This problem was overcome with the 1861 modification to form the Smith & Hawkes No.2 Size (WB78), in addition, a larger size, known as No.1 (WB77), was also provided. It had been trialled with the Second National Standard in very small numbers, only one of which has survived in the UK at Wickhambrook, Suffolk. There are about ten survivors of the later No.1 Large size and several hundred of the No.2 size in the UK.
By moving the Collection plate from the top front of the box casting to a slot in the door, it was made much easier to change, having previously been bolted to the box front. These produced the 1871 design (WB83/1). The foundry underwent a series of ownership changes which saw Eagle Range & Foundry, Bernard P. Walker and even a combination of these two incised into the box maker's plate at the foot of the door (WB83/2-83/5).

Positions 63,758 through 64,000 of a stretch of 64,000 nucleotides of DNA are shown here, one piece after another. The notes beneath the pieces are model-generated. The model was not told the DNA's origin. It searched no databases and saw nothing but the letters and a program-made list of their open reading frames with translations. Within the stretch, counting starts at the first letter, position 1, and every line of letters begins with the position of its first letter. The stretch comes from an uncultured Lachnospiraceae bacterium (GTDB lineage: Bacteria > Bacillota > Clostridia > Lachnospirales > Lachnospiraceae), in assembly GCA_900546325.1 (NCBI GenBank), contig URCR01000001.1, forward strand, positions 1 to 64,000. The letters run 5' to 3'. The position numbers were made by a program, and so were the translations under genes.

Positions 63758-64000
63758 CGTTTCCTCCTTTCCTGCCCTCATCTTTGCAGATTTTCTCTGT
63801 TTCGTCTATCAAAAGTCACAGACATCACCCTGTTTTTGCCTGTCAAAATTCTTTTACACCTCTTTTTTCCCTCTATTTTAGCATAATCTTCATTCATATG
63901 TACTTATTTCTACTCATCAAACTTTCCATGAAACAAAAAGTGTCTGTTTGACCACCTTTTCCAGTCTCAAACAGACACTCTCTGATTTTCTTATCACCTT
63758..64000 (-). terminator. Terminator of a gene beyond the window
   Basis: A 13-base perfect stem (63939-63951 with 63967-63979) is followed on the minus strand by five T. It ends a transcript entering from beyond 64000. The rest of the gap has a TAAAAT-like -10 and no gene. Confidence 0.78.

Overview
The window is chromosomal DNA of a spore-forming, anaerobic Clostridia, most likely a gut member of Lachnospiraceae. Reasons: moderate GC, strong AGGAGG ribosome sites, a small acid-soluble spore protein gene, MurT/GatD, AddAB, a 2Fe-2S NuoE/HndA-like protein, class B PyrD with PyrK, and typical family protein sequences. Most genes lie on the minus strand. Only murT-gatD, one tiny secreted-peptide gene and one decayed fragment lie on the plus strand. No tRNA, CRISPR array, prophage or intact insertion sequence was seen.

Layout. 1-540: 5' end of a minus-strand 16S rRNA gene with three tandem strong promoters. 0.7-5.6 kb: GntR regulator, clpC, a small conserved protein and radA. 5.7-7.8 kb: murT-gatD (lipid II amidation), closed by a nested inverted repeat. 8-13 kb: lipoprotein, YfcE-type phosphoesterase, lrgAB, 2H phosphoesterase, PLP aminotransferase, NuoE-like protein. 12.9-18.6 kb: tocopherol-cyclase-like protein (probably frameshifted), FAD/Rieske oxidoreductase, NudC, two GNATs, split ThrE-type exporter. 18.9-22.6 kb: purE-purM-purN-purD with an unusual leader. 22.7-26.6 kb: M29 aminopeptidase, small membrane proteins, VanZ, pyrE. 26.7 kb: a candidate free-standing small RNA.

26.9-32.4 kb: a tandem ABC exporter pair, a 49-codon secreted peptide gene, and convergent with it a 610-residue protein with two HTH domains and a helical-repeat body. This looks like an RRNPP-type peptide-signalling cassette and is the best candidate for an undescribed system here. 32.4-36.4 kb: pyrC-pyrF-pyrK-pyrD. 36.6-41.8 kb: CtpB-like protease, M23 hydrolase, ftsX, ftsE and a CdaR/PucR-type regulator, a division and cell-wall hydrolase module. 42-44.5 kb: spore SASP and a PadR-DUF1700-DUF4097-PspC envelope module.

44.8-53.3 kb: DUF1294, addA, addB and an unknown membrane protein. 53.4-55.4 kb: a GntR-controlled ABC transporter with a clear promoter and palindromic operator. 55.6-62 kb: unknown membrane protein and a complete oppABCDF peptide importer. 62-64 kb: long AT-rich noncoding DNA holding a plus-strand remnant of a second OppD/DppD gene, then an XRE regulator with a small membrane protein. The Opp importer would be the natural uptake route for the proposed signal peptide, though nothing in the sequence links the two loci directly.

The Eagle Range & Foundry boxes made in the mid 1880s were very attractive with smooth recessed collection plates and small neat VR cipher and crown. The contract passed to W.T. Allen in 1886 with the production of the "odd" size C box (WB86), which should have been 10 inches wide and 13 inches deep, but was actually 13 inches wide and only 10 inches deep. Only 70 were made before this mistake was rectified, with the introduction in 1887 of the Queen Victoria Jubilee boxes. This series comprised three sizes with the largest now designated A, the medium size (formerly No.1) now B and the small one (formerly No.2) Type C (WB84, WB85, WB87). This trend remained the same for the next 75 years.
King Edward VII
Early Edwardian wall boxes used the Victorian patterns, modified to show an "E" instead of a "V", but retaining the Imperial State Crown
from the Victorian boxes. This was modified in 1905 to correctly show the Tudor
Crown of King Edward VII. Later still, a full "scroll cipher" was used on all but the smallest boxes.
King George V